Despite hopes that a peak of the coronavirus cases is near, the pandemic continues to impact almost every aspect of daily life, becoming a rolling news ticker in itself. When such a disaster strikes, it can be easy to go through each day devouring the latest news as it occurs and digesting each piece as a story by itself without forming an overall picture.
This pandemic is a seismic event with far-reaching impacts across different sectors, and crypto is no exception. In fact, because cryptocurrency markets move at breakneck speeds, the fact that coronavirus has been making its presence felt for several weeks now means that some macro trends are already emerging. These trends are felt by the multitude of companies and operators in the crypto space, which are having to adapt while the situation is still evolving.
Exchanges are seeing record volumes on spot markets
The dramatic drop in the Bitcoin (BTC) price in mid-March doesn’t appear to have dampened the crypto community’s desire to trade. As prices steadily rose up to the beginning of March, 24-hour trading volumes were higher on average than at any time in Bitcoin’s history. In January, the token’s daily trading volume was around $20 billion, up $5 billion from three months earlier, according to data.
However, since Bitcoin took a nosedive on March 12, its daily trading volume has barely dipped below $30 billion. A similar pattern can be seen with the Tether (USDT) stablecoin, which now exceeds BTC by trading volume. Although the pattern hasn’t replicated across other major altcoins, exchange operators seem to concur that demand is currently high despite the pandemic panic having pushed prices down. Jay Hao, CEO of OKEx, told Cointelegraph:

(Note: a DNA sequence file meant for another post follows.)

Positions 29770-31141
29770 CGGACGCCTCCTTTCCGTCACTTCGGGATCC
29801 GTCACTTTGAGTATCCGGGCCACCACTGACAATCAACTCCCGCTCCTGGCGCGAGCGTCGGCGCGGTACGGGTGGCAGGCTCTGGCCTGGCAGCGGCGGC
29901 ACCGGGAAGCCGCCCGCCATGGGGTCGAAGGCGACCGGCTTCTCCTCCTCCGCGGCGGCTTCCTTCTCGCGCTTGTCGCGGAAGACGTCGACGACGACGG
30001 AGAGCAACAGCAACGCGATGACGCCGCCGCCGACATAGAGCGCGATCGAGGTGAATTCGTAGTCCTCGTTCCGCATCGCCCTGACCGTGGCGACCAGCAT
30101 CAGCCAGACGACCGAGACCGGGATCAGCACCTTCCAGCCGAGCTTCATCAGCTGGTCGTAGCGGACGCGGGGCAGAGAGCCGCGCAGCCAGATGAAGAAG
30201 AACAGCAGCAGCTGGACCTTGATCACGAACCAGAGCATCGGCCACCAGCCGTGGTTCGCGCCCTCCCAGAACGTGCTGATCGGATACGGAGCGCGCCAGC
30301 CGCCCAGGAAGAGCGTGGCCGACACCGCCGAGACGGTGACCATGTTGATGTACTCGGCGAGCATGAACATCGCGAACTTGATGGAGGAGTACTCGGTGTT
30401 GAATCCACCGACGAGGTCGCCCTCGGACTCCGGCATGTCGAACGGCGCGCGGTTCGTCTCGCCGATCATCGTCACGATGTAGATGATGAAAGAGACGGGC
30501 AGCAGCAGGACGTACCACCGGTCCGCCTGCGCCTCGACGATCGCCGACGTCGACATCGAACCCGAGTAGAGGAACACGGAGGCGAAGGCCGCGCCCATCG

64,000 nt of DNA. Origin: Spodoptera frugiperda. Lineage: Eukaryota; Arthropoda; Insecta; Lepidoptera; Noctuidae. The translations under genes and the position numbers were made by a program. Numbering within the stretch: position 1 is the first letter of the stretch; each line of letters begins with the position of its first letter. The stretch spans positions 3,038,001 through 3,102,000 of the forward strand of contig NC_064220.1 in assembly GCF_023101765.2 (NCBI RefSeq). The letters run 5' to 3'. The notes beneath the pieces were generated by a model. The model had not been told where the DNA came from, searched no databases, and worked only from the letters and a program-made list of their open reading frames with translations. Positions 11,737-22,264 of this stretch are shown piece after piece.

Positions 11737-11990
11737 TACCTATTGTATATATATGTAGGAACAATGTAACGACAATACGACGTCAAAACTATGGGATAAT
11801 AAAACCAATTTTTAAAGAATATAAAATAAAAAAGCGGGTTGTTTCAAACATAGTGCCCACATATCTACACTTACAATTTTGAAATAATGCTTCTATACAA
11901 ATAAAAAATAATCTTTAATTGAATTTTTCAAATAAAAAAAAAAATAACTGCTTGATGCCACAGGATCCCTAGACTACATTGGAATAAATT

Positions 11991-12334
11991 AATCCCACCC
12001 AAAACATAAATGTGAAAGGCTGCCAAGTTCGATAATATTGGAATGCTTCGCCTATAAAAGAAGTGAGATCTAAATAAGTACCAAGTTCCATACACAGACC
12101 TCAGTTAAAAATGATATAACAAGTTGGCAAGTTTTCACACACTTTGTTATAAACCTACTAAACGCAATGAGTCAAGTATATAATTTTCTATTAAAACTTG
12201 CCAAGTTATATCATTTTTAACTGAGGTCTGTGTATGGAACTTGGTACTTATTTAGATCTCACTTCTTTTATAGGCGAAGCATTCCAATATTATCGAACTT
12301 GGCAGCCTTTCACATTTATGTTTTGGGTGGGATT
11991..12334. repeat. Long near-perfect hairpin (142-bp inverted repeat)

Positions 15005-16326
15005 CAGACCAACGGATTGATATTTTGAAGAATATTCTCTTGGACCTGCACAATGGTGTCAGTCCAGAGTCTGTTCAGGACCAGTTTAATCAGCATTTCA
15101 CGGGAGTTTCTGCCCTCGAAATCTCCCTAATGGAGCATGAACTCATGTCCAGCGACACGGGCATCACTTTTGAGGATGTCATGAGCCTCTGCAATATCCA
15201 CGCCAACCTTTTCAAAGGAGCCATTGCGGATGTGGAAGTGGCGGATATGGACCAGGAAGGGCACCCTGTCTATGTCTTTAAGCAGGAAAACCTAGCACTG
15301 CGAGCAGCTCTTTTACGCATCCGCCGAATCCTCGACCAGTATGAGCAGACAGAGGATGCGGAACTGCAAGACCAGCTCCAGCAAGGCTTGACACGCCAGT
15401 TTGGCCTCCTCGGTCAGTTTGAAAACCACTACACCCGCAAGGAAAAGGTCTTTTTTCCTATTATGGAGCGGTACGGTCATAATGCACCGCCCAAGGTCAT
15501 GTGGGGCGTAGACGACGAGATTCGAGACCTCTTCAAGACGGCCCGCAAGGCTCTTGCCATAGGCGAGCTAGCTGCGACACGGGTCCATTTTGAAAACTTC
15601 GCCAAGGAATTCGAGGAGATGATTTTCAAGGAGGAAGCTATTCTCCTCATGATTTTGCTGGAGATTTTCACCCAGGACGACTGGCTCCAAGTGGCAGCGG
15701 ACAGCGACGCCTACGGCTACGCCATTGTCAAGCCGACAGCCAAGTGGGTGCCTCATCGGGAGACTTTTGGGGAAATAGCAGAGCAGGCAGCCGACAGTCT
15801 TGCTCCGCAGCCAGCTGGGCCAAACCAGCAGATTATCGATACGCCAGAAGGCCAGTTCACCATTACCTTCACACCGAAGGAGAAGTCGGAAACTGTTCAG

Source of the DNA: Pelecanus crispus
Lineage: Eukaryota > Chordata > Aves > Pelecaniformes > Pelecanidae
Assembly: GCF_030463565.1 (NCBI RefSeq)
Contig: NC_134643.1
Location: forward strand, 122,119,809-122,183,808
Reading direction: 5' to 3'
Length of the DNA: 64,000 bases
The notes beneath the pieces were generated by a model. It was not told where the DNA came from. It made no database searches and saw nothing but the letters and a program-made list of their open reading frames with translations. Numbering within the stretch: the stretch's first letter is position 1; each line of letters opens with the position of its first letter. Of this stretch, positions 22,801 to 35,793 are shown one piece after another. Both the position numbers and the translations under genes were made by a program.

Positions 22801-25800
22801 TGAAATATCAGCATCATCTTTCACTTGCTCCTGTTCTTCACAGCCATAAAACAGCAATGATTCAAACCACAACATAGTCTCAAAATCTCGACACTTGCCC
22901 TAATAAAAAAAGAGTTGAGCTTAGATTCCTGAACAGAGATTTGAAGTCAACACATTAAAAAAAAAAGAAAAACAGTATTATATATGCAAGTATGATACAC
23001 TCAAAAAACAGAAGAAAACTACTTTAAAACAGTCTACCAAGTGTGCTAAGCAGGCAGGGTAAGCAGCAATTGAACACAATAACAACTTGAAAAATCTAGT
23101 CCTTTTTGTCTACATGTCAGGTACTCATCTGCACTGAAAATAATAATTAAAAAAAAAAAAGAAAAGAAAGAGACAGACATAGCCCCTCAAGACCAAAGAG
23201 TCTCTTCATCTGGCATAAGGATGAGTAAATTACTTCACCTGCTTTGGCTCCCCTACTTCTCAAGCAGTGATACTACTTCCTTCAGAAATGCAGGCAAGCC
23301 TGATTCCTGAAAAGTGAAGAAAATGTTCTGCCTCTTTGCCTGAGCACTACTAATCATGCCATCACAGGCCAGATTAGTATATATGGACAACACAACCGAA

“We have always been closely monitoring the trading performance since the virus outbreak started in January. Interestingly, we have noticed a boost of almost 20% in trading volume across OKEx in general, although there is no specific pattern. Given that OKEx has seen steady growth in the number of users, we believe the increase is due not only to the coronavirus pandemic, but also the recent slump in Bitcoin.”
Itay Gissin, vice president for business development and marketing at fiat on-ramping service Simplex, also sees similar patterns. He attributes the increase to retail investors, telling Cointelegraph:
“The drop in equity and crypto markets in recent weeks have pushed crypto onramp volumes up, as we have seen retail investors ‘buy the dip.’ We have noticed a high growth rate in stablecoins onramp during this period, especially USDT and BUSD.”
What about futures?
Aside from the spike in trading volume around the crash on March 12, the derivatives market didn’t appear to be showing the same patterns as the BTC spot market. Rather, what is evident is that open interest had been steadily rising for the months leading up to the crash. Since then, it hasn’t recovered to anything near its pre-crash levels.